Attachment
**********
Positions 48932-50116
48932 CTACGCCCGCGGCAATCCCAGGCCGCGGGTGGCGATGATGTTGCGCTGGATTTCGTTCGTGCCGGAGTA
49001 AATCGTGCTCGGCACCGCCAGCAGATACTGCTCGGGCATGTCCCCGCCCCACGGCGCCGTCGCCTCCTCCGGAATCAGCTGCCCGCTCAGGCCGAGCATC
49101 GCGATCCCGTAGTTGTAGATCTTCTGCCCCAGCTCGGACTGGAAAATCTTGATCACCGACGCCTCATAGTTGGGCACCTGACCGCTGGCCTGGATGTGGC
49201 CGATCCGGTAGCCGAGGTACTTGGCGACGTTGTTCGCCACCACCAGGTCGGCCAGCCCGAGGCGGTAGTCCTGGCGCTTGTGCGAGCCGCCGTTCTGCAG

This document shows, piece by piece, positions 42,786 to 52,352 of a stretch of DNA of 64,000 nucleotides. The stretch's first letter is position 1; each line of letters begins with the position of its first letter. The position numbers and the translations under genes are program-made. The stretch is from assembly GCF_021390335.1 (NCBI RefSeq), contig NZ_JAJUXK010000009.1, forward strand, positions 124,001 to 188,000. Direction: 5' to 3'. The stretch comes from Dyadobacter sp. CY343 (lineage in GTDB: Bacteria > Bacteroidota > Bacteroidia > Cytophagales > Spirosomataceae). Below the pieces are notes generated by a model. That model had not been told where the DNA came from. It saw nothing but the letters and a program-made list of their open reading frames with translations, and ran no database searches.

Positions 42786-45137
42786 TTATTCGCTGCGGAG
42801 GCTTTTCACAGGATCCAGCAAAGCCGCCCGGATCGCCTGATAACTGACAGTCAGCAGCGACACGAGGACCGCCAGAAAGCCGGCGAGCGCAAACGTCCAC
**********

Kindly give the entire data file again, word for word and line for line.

Positions 48932-50116
48932 CTACGCCCGCGGCAATCCCAGGCCGCGGGTGGCGATGATGTTGCGCTGGATTTCGTTCGTGCCGGAGTA
49001 AATCGTGCTCGGCACCGCCAGCAGATACTGCTCGGGCATGTCCCCGCCCCACGGCGCCGTCGCCTCCTCCGGAATCAGCTGCCCGCTCAGGCCGAGCATC
49101 GCGATCCCGTAGTTGTAGATCTTCTGCCCCAGCTCGGACTGGAAAATCTTGATCACCGACGCCTCATAGTTGGGCACCTGACCGCTGGCCTGGATGTGGC
49201 CGATCCGGTAGCCGAGGTACTTGGCGACGTTGTTCGCCACCACCAGGTCGGCCAGCCCGAGGCGGTAGTCCTGGCGCTTGTGCGAGCCGCCGTTCTGCAG

This document shows, piece by piece, positions 42,786 to 52,352 of a stretch of DNA of 64,000 nucleotides. The stretch's first letter is position 1; each line of letters begins with the position of its first letter. The position numbers and the translations under genes are program-made. The stretch is from assembly GCF_021390335.1 (NCBI RefSeq), contig NZ_JAJUXK010000009.1, forward strand, positions 124,001 to 188,000. Direction: 5' to 3'. The stretch comes from Dyadobacter sp. CY343 (lineage in GTDB: Bacteria > Bacteroidota > Bacteroidia > Cytophagales > Spirosomataceae). Below the pieces are notes generated by a model. That model had not been told where the DNA came from. It saw nothing but the letters and a program-made list of their open reading frames with translations, and ran no database searches.

Positions 42786-45137
42786 TTATTCGCTGCGGAG
42801 GCTTTTCACAGGATCCAGCAAAGCCGCCCGGATCGCCTGATAACTGACAGTCAGCAGCGACACGAGGACCGCCAGAAAGCCGGCGAGCGCAAACGTCCAC